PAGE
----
“I want to show the ballet world it’s possible to do all these things and not be rail-thin or have blond hair,” Misty Copeland told Self Magazine last year. “I feel like I’m representing not just the little brown girls but all African-American dancers who have come before me who were never promoted because of the color of their skin.”
In 2015, Misty Copeland became the first black woman to achieve the status of principal dancer at the American Ballet Theater. But as many of our own readers have pointed out in emails and comments addressed to HuffPost Arts & Culture since, Copeland was not the first woman of color to succeed in a dance world historically filled with white, lithe bodies. Before her, for example, there’s Raven Wilkinson, one of the first African-American ballerinas permitted to join a ballet company in the 1950s. And cousins Janet Collins and Carmen de Lavallade, who were some of the first principal dancers of color with the Metropolitan Opera.
Beyond those who preceded Copeland, there are also a number of women today who are breaking barriers alongside her. Copeland’s peers include dancers like Olivia Boisson of the New York City Ballet, Precious Adams of the English National Ballet, Awa Joannais of the Paris Opera Ballet, Jasmine Perry of the Los Angeles Ballet, and Francesca Hayward of the the Royal Ballet, to name a few.
In response to Copeland’s shoutout to the dancers of color who came before her, we reached out to Brown Girls Do Ballet, a start-up organization devoted to addressing diversity in ballet programs, to ask young dancers in their network to spotlight some of the role models inspiring them. In four beautiful responses, aspiring ballerinas Shalom Johnson, Amelya Rivera, Olivia Winston, and Amirah Muhammad celebrated eight dancers who motivate them in their own careers.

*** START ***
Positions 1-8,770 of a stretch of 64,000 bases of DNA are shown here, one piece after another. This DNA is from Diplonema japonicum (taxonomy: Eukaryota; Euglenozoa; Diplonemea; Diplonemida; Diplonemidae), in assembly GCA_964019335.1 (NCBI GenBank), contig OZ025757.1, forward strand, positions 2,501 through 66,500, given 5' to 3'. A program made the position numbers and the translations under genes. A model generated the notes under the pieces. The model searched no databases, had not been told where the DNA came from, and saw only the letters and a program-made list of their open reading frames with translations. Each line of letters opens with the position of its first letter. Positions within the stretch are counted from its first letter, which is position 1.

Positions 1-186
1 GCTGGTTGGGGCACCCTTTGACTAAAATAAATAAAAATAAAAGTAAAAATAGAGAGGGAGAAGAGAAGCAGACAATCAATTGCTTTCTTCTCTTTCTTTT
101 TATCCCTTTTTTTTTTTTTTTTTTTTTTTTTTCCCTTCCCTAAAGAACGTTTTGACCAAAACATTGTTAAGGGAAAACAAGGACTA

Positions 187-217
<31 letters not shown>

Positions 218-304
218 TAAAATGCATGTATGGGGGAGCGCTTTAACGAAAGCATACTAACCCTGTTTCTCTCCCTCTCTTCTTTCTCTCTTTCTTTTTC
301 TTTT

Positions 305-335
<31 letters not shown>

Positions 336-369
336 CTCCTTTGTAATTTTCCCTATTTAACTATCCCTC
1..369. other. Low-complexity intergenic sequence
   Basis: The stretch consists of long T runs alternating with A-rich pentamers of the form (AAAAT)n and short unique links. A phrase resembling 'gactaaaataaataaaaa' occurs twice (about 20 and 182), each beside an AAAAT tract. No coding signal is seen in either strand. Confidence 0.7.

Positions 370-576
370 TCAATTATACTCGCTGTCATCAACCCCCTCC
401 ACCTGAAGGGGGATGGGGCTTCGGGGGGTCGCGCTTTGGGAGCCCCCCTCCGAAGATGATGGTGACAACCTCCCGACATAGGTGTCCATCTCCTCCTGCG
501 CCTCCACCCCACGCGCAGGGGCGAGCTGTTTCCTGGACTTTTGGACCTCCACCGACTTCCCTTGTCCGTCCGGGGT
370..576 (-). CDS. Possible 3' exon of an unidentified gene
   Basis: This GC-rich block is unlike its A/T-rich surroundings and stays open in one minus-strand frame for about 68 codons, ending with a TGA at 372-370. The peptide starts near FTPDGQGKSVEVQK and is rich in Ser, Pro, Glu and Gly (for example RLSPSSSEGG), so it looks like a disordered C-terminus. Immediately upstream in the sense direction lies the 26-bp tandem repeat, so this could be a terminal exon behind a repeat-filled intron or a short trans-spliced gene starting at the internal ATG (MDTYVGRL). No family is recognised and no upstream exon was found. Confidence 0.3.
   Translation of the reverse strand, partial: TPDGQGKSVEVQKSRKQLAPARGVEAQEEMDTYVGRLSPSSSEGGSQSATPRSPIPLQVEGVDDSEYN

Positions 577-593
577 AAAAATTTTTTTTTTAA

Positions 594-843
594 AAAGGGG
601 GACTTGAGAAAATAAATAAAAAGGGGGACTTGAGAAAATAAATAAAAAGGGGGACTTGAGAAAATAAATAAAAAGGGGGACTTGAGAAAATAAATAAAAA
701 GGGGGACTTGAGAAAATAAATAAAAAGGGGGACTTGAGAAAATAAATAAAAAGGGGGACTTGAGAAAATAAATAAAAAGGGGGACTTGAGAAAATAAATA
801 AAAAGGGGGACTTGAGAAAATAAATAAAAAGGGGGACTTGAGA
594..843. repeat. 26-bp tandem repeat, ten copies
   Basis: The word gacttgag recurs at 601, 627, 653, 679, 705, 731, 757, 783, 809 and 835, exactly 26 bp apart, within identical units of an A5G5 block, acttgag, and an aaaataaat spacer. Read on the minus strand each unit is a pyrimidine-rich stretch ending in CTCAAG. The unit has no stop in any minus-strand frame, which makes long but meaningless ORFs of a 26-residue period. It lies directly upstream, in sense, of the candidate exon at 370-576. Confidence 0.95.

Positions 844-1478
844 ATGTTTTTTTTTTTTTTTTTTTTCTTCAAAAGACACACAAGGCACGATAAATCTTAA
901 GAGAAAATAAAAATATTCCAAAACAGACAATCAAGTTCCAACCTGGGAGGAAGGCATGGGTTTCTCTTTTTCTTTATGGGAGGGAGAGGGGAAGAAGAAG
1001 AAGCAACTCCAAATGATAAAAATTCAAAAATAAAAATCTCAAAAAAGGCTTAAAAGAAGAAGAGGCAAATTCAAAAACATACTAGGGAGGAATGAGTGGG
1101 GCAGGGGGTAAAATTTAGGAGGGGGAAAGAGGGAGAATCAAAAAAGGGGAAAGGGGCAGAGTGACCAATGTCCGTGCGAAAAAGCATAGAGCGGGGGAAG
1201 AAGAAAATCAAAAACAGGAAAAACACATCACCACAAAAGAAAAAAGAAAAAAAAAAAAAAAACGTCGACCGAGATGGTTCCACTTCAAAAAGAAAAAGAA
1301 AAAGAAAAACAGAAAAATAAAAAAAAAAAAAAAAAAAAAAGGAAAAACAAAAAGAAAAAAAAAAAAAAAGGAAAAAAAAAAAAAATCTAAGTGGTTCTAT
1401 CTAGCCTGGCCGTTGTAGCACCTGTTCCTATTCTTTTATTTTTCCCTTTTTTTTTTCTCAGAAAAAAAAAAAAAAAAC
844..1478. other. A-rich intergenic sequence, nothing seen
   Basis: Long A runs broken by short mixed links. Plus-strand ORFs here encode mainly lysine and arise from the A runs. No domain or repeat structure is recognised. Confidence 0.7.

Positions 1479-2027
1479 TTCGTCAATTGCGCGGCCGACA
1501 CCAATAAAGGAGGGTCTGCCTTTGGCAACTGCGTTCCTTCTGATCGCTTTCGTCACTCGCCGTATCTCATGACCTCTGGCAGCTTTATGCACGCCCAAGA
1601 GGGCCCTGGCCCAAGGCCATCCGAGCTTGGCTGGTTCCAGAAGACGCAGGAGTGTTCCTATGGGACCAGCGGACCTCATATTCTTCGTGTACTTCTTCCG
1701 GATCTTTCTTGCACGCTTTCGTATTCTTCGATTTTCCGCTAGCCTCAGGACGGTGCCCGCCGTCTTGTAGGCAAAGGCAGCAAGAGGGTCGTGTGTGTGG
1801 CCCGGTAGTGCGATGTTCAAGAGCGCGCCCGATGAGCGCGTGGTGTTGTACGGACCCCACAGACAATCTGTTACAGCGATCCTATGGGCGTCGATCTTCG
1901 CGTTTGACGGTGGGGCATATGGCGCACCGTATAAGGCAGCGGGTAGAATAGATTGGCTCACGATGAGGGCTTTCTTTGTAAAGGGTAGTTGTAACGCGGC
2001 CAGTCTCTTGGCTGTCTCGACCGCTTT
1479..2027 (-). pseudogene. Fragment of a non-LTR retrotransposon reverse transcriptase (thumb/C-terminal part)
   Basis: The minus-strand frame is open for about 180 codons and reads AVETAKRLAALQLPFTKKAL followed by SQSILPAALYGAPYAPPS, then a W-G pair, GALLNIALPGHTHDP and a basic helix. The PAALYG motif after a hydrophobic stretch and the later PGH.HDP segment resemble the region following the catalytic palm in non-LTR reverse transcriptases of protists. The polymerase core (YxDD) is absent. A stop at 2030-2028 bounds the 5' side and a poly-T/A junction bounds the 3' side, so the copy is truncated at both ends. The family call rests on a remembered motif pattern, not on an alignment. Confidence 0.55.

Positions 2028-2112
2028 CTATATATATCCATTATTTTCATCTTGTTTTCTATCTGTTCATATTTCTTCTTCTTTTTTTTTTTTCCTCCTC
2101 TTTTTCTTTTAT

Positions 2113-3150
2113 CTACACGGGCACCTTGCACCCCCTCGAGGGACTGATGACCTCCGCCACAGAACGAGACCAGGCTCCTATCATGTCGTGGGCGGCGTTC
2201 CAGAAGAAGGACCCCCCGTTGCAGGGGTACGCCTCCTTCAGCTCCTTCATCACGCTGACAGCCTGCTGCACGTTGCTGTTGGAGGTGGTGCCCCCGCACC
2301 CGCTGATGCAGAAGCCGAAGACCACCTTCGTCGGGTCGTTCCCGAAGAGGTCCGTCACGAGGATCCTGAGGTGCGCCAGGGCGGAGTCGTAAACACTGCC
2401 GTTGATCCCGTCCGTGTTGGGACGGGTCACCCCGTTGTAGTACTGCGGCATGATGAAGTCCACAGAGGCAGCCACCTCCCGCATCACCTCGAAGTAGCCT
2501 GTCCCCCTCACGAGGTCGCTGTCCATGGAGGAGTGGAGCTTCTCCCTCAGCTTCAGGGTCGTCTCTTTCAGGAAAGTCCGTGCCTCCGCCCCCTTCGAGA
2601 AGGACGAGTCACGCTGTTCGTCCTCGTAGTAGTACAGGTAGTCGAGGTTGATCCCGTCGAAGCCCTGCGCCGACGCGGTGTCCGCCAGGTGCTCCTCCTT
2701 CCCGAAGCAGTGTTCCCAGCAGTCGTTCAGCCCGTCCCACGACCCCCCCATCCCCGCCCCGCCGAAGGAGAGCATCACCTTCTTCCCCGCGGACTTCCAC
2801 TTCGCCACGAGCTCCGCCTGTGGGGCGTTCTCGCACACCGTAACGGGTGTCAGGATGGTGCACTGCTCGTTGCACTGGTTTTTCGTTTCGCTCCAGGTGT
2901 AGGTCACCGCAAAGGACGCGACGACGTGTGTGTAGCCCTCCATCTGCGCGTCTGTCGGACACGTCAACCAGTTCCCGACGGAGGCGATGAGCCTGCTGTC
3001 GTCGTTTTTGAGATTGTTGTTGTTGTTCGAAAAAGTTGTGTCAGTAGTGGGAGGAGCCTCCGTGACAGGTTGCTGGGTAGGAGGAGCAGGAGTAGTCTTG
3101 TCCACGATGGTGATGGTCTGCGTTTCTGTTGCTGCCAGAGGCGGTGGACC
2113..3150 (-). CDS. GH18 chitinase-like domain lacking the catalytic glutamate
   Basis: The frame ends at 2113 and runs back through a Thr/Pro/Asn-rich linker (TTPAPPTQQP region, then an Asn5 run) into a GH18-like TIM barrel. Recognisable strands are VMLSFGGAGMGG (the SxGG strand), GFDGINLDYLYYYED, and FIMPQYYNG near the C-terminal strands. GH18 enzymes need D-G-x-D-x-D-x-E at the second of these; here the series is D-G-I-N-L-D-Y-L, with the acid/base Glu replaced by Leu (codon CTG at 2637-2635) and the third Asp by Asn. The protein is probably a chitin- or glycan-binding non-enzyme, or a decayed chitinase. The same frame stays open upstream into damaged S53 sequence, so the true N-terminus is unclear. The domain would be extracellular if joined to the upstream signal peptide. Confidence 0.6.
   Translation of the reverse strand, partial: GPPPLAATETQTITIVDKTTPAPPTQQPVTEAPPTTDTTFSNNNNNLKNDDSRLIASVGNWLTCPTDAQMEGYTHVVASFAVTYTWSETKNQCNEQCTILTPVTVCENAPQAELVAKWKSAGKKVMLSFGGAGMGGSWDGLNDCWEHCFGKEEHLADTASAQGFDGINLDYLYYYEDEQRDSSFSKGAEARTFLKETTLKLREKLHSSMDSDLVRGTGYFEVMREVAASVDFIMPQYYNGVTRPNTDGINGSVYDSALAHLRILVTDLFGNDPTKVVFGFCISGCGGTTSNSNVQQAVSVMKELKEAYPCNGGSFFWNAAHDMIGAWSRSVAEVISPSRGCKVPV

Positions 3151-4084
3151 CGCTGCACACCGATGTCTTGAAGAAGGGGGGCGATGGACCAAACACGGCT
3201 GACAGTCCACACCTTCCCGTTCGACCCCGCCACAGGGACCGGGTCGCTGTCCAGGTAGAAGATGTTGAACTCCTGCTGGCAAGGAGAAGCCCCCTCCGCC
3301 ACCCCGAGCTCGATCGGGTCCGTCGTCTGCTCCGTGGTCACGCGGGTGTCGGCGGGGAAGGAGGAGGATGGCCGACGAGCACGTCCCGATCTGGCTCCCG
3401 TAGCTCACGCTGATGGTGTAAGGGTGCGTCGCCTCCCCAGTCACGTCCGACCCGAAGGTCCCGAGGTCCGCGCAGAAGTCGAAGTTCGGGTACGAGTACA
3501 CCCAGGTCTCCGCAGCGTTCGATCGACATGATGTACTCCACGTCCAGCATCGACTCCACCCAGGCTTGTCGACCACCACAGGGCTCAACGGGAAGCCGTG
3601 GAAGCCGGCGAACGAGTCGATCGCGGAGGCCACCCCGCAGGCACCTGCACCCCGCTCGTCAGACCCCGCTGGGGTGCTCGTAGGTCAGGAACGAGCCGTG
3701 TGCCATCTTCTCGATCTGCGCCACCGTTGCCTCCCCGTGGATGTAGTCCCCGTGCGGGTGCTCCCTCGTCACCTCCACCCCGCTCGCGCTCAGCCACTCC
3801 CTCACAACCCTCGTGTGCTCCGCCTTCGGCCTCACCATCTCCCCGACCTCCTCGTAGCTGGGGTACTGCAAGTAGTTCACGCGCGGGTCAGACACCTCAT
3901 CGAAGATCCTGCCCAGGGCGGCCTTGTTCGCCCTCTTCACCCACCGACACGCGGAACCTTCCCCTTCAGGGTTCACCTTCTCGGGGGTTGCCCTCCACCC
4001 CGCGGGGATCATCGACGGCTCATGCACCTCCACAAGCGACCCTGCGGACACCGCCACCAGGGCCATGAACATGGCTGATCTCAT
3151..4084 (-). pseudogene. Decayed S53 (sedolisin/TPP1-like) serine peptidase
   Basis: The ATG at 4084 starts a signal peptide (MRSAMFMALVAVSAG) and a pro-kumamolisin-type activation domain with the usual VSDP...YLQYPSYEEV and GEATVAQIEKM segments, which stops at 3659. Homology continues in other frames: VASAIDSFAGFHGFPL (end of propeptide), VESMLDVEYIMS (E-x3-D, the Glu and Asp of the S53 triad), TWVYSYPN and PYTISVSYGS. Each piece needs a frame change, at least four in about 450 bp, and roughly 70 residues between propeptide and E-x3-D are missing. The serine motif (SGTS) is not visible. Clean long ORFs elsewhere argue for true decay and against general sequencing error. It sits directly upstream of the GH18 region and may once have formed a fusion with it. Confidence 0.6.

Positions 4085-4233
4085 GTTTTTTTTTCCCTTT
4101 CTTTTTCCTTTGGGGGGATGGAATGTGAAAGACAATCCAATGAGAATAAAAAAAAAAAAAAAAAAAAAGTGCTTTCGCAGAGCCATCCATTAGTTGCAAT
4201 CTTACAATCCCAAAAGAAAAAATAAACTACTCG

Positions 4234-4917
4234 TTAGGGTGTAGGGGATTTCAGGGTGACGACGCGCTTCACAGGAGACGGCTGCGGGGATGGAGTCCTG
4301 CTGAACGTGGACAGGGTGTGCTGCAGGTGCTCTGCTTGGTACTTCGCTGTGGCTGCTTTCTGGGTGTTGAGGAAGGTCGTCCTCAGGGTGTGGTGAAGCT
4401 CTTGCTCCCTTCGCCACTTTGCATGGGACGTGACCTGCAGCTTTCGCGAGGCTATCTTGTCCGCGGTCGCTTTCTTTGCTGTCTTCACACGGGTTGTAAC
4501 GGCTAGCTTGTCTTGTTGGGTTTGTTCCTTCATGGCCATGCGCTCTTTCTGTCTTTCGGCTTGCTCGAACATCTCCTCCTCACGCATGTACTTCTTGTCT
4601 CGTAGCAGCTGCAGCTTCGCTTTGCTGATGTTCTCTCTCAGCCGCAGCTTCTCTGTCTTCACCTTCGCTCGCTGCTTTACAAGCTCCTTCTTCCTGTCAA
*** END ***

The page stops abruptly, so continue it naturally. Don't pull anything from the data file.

Check out their responses below:
Ebony Williams, Ashley Murphy and Ingrid Silva
Hello, my name is Shalom Johnson. I am 16 years old and I attend the High School for Performing and Visual Arts in Houston, Texas. The dancers that inspire me are Ebony Williams, Ashley Murphy and Ingrid Silva. Why? Well, aside from their amazing technique, their beautiful lines and their artistry, they look like me. I am not the average ballerina dancer. My body does not look like the other girls I dance with nor does my skin color. And I believe if these fantastic ladies can make it in an industry where you are judged on your body type and the color of your skin, well then, I have a fighting chance too. ― Shalom Johnson
“Never be afraid to be a poppy in a field of daffodils.” This quote by Michaela DePrince sits on my wall above my mirror in my room. Every day I read that quote and remind myself that no obstacle is too great to stop me from achieving my dreams. I don’t need to look like everyone else to be as good as everyone else. Michaela DePrince is not only a beautiful dancer, she is someone who I have been inspired by since the first time I watched her dance at YAGP [Youth America Grand Prix]. She is a warrior. She has proven that a ballerina of color is just as beautiful and graceful as anyone else. ― Amelya Rivera
Lauren Anderson, Misty Copeland and Katlyn Addison
I’m inspired by many dancers of color including Ingrid Silva, Lauren Anderson, and Misty Copeland, all of whom I’ve had the opportunity to meet. But I’m especially blessed to have Katlyn Addison, Soloist with Ballet West, as my “big sis” and mentor. In addition to always making herself available to answer questions about training, Katlyn also choreographed a contemporary piece for me for YAGP last year and arranged for us to take some Pilates classes together when I needed help with body alignment. I was especially excited when I was able to watch from the wings as Katlyn made her debut last year as Sugar Plum in Ballet West’s The Nutcracker, one of a select few dancers of color to dance the role and the first for Ballet West. ― Olivia Winston
I draw my artistic inspiration from two hometown Western New York natives like myself. In the field of dance, former New York City Ballet dancer Aesha Ash, and my aunt, supermodel Beverly Johnson. Both have paved the way for many who have come after them and desire to pursue their passion and live their life to the fullest. Despite having gone through challenges, they didn’t let anything get in the way of achieving their goals. ― Amirah Muhammad